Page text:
“Train Activities” relates to extra activities that a train may undertake at a particular stopping location. They are also termed Train Associations in real life. They are to be found in the Activities column of the train's timetable (abbreviated to TT). (Display the TT by either (1) clicking the train's headcode on the layout to bring up the Show Timetable window, or (2) from the Train List (hotkey F2), select the train, right-click to open the context menu, then select Timetable Options > Edit Timetable > Location List.)
This activity is associated with the last entry on the TT as it signifies that the train will change its headcode to become a new train. Each headcode requires a separate TT; you cannot change a train's headcode in the middle of its TT! For example, the last line in train 5A01's TT might read [location] ROYSTON … [Activities] N:1A01. This tells you that train 5A01 is an empty train (headcodes starting with 5 signify empty coaching stock, abbreviated to ECS) which on arriving at Royston station is ready to take on passengers, changing its headcode to 1A01 (headcodes starting with 1 signify high speed passenger trains). The simulation will reverse the direction of the train on arrival at the platform if necessary.
The N prefix may be thought of as standing for New or Next (Next Working). To change the headcode, right-click on the current headcode displayed on the layout and select Interpose. Type in the new headcode, click OK and close the Interpose window. Clicking the new headcode on the layout will refresh the Show Timetable window to show the new TT.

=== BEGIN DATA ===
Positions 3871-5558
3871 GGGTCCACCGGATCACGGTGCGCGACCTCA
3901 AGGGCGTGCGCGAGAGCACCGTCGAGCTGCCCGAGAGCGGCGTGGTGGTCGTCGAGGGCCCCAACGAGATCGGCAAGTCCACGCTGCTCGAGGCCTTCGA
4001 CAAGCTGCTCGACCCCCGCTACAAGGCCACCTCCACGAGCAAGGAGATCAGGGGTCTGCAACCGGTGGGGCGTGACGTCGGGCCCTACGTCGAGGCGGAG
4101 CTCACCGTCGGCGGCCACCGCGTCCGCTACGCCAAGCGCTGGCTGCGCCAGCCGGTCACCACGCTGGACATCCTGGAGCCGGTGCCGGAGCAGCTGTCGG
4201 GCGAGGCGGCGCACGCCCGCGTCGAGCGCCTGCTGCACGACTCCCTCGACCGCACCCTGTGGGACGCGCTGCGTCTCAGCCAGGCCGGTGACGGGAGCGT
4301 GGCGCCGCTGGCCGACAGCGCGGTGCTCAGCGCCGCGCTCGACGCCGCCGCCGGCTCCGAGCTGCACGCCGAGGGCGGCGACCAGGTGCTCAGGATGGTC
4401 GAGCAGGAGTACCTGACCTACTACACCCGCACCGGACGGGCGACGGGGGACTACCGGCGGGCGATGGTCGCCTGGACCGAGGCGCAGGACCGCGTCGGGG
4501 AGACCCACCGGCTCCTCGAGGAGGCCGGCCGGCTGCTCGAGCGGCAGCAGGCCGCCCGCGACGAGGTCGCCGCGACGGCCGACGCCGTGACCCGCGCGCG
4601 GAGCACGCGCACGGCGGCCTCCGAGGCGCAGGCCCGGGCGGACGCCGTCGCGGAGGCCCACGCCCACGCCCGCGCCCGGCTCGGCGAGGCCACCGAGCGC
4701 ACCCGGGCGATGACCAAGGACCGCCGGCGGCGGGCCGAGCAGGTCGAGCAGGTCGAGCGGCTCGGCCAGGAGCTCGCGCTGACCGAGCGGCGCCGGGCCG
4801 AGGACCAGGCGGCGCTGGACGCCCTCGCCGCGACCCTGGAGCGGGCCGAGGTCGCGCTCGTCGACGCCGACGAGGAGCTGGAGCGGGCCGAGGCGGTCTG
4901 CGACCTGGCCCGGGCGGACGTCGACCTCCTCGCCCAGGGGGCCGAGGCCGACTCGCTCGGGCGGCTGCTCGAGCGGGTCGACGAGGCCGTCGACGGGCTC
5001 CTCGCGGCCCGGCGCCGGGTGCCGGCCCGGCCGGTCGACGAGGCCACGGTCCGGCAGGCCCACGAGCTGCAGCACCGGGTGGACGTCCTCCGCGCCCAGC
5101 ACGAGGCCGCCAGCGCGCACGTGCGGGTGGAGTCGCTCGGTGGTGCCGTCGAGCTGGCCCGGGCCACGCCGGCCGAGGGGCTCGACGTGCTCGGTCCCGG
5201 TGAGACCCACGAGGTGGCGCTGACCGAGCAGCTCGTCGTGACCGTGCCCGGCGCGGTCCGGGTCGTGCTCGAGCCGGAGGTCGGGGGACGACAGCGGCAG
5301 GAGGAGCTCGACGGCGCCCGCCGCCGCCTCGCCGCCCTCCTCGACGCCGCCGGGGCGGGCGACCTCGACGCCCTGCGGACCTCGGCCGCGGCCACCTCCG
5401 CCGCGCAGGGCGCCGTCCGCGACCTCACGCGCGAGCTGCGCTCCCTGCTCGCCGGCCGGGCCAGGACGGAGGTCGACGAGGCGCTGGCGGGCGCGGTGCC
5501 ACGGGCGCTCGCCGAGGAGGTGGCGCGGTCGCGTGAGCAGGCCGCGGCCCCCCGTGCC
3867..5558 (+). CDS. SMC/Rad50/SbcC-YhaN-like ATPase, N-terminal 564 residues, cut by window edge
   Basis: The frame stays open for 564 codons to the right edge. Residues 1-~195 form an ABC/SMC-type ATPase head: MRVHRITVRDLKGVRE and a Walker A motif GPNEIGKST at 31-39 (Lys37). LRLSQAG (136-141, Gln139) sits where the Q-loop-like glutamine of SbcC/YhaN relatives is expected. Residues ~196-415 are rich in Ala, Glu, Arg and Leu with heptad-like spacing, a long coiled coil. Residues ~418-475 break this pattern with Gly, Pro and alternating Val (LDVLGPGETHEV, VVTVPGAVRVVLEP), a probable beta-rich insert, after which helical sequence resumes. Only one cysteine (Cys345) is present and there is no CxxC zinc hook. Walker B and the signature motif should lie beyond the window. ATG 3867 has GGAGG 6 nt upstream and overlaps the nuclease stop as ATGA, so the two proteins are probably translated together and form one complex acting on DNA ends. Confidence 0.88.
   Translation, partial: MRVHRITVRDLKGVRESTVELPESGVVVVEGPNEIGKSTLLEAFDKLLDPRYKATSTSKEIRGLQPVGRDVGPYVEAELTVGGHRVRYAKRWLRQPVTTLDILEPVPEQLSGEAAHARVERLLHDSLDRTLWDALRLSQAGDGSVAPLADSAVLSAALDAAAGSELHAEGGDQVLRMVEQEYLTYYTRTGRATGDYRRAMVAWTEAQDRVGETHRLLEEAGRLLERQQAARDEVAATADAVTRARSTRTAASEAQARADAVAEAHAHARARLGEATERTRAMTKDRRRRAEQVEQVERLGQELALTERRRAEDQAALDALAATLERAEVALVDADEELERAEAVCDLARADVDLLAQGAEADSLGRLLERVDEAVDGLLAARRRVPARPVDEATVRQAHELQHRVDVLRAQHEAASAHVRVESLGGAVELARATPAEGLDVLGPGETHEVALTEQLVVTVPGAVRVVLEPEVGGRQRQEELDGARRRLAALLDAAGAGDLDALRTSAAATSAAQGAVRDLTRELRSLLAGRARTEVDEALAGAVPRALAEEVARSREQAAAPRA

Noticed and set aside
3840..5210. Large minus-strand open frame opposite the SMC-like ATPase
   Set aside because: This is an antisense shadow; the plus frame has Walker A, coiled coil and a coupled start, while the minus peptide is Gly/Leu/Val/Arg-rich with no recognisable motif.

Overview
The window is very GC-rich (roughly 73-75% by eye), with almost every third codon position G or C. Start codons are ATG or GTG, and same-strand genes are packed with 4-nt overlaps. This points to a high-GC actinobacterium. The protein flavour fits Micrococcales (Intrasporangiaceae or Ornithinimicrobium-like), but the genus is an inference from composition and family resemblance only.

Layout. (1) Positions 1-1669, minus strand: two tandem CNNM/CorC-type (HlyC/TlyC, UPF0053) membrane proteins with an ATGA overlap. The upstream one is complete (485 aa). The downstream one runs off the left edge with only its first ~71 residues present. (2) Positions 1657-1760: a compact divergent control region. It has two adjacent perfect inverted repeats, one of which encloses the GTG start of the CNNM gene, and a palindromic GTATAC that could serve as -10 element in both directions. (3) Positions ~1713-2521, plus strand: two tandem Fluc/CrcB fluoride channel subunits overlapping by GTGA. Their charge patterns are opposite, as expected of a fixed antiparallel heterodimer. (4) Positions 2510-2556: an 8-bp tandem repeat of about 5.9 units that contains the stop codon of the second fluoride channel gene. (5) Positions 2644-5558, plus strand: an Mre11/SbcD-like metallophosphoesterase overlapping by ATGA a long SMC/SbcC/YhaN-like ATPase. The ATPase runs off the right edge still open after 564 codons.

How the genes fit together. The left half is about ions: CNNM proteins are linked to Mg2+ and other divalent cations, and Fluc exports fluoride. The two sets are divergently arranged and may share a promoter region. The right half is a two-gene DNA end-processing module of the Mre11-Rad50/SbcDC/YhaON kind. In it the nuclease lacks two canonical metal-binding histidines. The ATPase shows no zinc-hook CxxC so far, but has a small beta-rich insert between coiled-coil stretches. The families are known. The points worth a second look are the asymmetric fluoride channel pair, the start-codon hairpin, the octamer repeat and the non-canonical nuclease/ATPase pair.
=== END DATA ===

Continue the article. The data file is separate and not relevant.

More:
The united train can assume a new TD eg J:1B01 N:1C01, or retain its TD eg if a light loco joins onto the train.
Both the joining trains have to be next to each other at the location as specified for the join (but do not have to be in any specified platform)for the join to commence.
Usually the remaining part of the original train also takes up a new TD, this is shown as DR:1A01 N:1B01.
The distinction with 'Detach' is that the power type is retained on the detached part, but the remaining original train is left with no power. A typical application is for a loco detaching off a train to run-round and reattach at the other end.
See also Tutorials